What Sherwood and his colleagues from Pierre and Marie Curie University in Paris did was to start with some real-world observations of what happens when water vapour gets into the atmosphere.
They report in Nature that updraughts of water vapour can rise 15 kms to form high clouds that produce heavy rains, or the vapour can rise just a few kilometers before coming back to the surface without forming rain clouds.
When this happens the process actually reduces the overall cloud cover because it dessicates the clouds above: it draws away water vapour from the higher regions in a process called convective mixing.
Climate models in the past have tended to predict high cloud formation that damps warming. [say what? models have predicted the opposite: that high clouds increase the 'greenhouse' effect and increase warming] What Sherwood and his colleagues have done is demonstrate that the world may not work like that.
Profound effects in prospect
So the next step was to feed the new understanding into computer simulations. These then showed that climate cycles could develop that would take vapour to a wider range of heights in the atmosphere, with the consequence that fewer clouds would form as climate warms.
If so – and other climate scientists will have their own arguments with the findings – then as carbon dioxide levels double, which they will do in the next 50 years or so, the average planetary temperatures will increase by a colossal 4°C.
Governments have expressed the wish – but not so far taken the necessary action – to contain planetary temperatures to a rise of no more than 2°C. If Sherwood and colleagues are right, they will not get their wish. And the process will go on. The temperatures will continue to soar beyond 2100, to reach an additional 8°C by 2200.
“Climate skeptics like to criticise climate models for getting things wrong, and we are the first to admit they are not perfect, but what we are finding is that the mistakes are being made by those models that predict less warming, not those that predict more”, said Professor Sherwood.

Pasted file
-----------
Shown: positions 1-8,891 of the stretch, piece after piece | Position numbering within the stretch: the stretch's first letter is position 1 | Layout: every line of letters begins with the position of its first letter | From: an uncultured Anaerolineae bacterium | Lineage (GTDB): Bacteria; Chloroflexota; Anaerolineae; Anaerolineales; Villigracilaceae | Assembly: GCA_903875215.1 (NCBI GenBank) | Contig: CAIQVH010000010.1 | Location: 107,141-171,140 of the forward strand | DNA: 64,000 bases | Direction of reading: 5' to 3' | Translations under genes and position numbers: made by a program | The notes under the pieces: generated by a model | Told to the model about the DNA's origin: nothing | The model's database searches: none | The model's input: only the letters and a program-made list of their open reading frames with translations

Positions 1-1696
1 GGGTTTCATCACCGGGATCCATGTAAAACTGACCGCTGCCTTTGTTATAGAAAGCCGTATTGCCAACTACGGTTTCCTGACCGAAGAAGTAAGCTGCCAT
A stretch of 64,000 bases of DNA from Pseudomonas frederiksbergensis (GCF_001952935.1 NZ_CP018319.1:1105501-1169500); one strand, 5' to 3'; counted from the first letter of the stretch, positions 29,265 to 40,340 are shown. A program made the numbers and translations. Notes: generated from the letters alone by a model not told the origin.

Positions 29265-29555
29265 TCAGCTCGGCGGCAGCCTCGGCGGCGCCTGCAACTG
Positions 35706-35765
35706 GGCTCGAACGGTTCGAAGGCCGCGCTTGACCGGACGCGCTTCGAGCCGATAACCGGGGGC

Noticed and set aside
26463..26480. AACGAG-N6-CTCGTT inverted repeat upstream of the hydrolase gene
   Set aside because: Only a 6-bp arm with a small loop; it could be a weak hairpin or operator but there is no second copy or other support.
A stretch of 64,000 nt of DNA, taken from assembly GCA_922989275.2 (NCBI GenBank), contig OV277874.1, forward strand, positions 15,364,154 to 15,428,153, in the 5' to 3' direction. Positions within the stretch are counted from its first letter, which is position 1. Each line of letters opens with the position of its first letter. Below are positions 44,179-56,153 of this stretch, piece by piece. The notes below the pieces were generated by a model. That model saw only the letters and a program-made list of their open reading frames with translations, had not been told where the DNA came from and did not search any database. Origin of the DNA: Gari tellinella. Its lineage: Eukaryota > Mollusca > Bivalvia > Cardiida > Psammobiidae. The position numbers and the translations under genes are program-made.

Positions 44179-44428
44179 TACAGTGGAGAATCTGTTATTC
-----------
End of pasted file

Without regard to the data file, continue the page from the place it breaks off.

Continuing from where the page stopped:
“Rises in global average temperatures of this magnitude will have profound impacts on the world and the economies of many countries if we don’t urgently curb our emissions.” – Climate News Network
Spread in model climate sensitivity traced to atmospheric convective mixing
- Published online
Equilibrium climate sensitivity refers to the ultimate change in global mean temperature in response to a change in external forcing. Despite decades of research attempting to narrow uncertainties, equilibrium climate sensitivity estimates from climate models still span roughly 1.5 to 5 degrees Celsius for a doubling of atmospheric carbon dioxide concentration, precluding accurate projections of future climate. The spread arises largely from differences in the feedback from low clouds, for reasons not yet understood. Here we show that differences in the simulated strength of convective mixing between the lower and middle tropical troposphere explain about half of the variance in climate sensitivity estimated by 43 climate models. The apparent mechanism is that such mixing dehydrates the low-cloud layer at a rate that increases as the climate warms, and this rate of increase depends on the initial mixing strength, linking the mixing to cloud feedback. The mixing inferred from observations appears to be sufficiently strong to imply a climate sensitivity of more than 3 degrees for a doubling of carbon dioxide. This is significantly higher than the currently accepted lower bound of 1.5 degrees, thereby constraining model projections towards relatively severe future warming.